Those of us past age 40 are generally familiar with those first glimmerings of forgetfulness and muddled thinking. We can’t easily recall people’s names, certain words, or where we left the car keys.
“It’s what we scientists call having a CRS problem,” said David R Jacobs, a professor of public health at the University of Minnesota in Minneapolis and a co-author of the new study.
But these slight, midlife declines in thinking skills strike some people later or less severely than others, and scientists have not known why. Genetics almost certainly play a role, most researchers agree. Yet the contribution of lifestyle, and in particular of exercise habits, has been unclear.
So recently, Dr Jacobs and colleagues from universities in the United States and overseas turned to a large trove of data collected over several decades for the Cardia study. The study, whose name is short for Coronary Artery Risk Development in Young Adults, began in the mid-1980s with the recruitment of thousands of men and women then ages 18 to 30 who underwent health testing to determine their cholesterol levels, blood pressure and other measures.
Many of the volunteers also completed a treadmill run to exhaustion, during which they strode at an increasingly brisk pace until they could go no farther. The average time to exhaustion among these young adults was 10 minutes, meaning that most were moderately but not tremendously fit.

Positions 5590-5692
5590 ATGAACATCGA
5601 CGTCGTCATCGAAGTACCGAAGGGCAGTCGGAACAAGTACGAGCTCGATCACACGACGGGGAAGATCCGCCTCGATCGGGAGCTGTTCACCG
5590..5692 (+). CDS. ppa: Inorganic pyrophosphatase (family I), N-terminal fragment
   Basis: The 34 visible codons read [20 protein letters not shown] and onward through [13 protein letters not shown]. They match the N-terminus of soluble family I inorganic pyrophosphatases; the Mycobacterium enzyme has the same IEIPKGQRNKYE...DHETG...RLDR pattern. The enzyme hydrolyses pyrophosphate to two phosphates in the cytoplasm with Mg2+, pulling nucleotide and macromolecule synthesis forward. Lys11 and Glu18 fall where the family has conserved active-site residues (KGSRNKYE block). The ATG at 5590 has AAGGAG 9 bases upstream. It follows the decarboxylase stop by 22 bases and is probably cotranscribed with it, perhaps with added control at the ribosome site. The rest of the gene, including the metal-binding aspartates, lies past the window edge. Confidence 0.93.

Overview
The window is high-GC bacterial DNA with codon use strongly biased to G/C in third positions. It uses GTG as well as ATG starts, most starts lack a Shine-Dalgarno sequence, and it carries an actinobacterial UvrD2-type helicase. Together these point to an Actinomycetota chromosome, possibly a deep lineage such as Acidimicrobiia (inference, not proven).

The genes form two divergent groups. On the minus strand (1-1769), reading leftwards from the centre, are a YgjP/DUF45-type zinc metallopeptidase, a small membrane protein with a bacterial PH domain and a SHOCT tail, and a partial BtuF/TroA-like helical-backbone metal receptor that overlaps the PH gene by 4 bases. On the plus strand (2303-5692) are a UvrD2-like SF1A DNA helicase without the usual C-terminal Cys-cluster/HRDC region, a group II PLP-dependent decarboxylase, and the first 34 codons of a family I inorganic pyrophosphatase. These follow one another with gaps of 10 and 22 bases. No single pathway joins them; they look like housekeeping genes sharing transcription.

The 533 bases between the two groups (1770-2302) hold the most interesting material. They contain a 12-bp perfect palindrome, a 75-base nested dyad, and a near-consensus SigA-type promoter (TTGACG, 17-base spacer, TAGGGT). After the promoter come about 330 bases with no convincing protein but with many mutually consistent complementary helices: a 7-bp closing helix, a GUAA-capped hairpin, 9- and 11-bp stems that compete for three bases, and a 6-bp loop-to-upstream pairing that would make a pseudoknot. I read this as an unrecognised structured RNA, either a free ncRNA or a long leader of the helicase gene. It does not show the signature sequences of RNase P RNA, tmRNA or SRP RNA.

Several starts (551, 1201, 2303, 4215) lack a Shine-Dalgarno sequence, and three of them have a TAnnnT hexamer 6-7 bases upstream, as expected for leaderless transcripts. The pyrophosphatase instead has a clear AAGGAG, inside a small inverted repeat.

Twenty-five years later, several thousand of the original volunteers, now ages 43 to 54, were asked to repeat their treadmill run. Most quit much sooner now, with their running times generally lasting seven minutes or less, although a few ran longer in middle age than they had as relative youngsters.
Then, the volunteers completed a battery of cognitive tests intended to measure their memory and executive function, which is the ability to make speedy, accurate judgments and decisions.(The participants did not undergo similar memory tests in their 20s.)
The results, published last month in Neurology, are both notable and sobering. Those volunteers who had managed to run for more than 10 minutes before quitting generally performed best on the cognitive tests in middle age. For every additional minute that someone had been able to run as a young adult, he or she could usually remember about one additional word from the lists and make one fewer mistake.
That difference in performance, obviously, is slight, but represents about a year’s worth of difference in what most scientists would consider normal brain ageing, Dr Jacobs said.
So the 50-year-old who could remember one word more than his age-matched fellows would be presumed to have the brain of a 49-year-old, a bonus that potentially could be magnified later, Dr Jacobs added. In essence, the findings suggest that the ability to think well in middle age depends to a surprisingly large degree on your lifestyle as a young adult.
“It looks like the roots of cognitive decline go back decades,” Dr Jacobs said.
Which would be a bummer for anyone who spent his or her early adulthood in happy, heedless physical sloth, if the scientists hadn’t also found that those few of their volunteers who had improved their aerobic fitness in the intervening years now performed better on the cognitive tests than those whose fitness had remained about the same or declined.
“It’s a cliché, but it really is never too late to start exercising,” Dr Jacobs said, if you wish to sharpen your thinking skills.